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August 17, 2014

By Anthony J. Fredella

NEW YORK, New York - ​​​​A few months ago I came up with a little index to try and measure point guard efficiency. It was sparked by an overall debate about who the best PG in the league was, following a comment in an interview by John Wall that he was the league’s finest lead guard. I said back then that you can debate “who’s the best” forever. It’s a matter of opinion supported by your own values of what makes a player of that position, well, the best. With that being said, I set out to devise a formula, based upon a player’s statistics and his team’s winning percentage. Since that time, I’ve revised that formula a number of times to more accurately reflect “efficiency.” But before we talk about the components of the PG Index, let’s define efficiency.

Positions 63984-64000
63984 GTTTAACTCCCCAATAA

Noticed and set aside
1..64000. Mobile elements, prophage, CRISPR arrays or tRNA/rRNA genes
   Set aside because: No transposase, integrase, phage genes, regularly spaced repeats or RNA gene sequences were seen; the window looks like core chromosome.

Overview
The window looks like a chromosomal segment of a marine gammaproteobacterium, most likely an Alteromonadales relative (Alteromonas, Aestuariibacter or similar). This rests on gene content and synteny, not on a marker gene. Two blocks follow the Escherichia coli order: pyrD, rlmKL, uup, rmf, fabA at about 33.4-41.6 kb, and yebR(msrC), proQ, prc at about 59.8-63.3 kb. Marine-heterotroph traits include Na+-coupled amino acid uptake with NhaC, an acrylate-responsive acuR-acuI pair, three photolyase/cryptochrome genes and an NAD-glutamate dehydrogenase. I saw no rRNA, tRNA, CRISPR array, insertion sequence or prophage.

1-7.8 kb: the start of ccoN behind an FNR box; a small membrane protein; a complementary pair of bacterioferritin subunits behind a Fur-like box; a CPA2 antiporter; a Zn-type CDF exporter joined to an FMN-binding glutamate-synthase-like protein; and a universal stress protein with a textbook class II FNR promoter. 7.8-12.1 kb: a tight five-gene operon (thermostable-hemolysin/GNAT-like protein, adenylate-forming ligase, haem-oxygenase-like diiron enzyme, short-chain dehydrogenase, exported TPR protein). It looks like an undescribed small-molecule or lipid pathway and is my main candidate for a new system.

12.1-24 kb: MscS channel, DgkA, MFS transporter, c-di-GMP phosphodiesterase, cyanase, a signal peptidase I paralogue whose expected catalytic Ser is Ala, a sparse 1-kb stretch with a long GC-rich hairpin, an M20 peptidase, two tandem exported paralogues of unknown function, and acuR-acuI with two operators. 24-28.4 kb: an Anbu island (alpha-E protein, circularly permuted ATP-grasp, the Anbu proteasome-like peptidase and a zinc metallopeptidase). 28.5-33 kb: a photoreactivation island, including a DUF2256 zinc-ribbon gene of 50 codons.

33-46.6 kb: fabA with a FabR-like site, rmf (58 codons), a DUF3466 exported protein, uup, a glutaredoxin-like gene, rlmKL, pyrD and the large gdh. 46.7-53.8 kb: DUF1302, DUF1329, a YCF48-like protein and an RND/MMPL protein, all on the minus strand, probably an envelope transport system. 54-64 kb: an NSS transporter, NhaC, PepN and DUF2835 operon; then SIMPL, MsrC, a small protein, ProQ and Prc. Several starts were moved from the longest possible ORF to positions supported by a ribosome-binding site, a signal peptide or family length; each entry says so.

With regard to the point guard position there are a number of characteristics, if you will, that go into the making of an efficient playmaker. We talked about this at length back in December when we posted the standings from the original PG Index. Just to review - and then we’ll expand - an efficient point guard in today’s NBA needs to run the offense, score, defend, distribute the basketball, hit free throws, rebound (somewhat), and not turn over the basketball. Oh, and most importantly, you have to help your team win games. You can score 24 ppg or dish out 15 apg, but if you win 25 games a season, or if you can’t get your team into the playoffs, then what you’re doing is not working.